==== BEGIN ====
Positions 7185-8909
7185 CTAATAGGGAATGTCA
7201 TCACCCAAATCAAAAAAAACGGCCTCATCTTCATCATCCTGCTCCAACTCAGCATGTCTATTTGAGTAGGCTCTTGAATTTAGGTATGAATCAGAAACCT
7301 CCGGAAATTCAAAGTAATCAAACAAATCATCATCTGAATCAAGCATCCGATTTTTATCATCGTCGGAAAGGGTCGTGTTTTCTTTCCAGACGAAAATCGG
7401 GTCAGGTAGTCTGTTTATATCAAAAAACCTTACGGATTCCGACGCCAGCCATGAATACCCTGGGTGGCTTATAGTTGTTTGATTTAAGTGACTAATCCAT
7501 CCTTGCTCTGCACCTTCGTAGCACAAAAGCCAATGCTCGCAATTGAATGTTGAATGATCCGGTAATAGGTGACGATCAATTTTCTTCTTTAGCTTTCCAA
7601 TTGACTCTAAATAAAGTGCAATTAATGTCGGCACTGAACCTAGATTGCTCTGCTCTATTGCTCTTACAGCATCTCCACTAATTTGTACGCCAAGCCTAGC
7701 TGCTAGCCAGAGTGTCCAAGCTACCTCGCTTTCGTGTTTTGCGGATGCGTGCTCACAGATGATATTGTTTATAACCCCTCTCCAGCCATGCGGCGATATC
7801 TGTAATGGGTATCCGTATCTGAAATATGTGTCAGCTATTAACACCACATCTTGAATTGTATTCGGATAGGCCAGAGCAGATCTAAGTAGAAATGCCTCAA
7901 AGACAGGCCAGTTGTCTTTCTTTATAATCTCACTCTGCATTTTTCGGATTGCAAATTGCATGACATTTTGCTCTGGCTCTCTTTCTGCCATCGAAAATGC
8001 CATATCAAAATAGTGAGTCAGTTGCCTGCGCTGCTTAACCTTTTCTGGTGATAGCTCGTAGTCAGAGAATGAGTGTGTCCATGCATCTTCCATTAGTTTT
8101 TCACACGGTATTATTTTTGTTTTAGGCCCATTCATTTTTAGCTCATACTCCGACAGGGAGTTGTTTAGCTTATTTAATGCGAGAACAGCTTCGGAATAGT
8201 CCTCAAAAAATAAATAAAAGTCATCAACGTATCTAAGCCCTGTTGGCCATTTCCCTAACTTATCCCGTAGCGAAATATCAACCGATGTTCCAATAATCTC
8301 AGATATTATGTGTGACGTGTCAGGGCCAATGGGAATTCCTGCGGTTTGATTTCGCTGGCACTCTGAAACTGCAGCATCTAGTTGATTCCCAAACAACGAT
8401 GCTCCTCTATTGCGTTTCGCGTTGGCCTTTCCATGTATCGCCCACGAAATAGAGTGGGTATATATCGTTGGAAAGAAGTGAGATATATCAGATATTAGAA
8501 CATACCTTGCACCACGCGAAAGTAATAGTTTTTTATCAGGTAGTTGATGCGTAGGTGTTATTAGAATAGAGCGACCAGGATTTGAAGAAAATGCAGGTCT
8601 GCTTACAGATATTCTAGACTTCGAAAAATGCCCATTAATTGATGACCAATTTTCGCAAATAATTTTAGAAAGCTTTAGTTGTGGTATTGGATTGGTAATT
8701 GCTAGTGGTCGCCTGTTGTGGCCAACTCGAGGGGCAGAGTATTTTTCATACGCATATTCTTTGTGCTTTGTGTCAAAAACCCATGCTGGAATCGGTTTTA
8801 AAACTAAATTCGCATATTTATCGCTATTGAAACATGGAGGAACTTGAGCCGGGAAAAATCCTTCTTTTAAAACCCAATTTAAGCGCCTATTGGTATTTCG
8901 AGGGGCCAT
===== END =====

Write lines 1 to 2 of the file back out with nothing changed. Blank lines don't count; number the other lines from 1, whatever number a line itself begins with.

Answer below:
Positions 7185-8909
7185 CTAATAGGGAATGTCA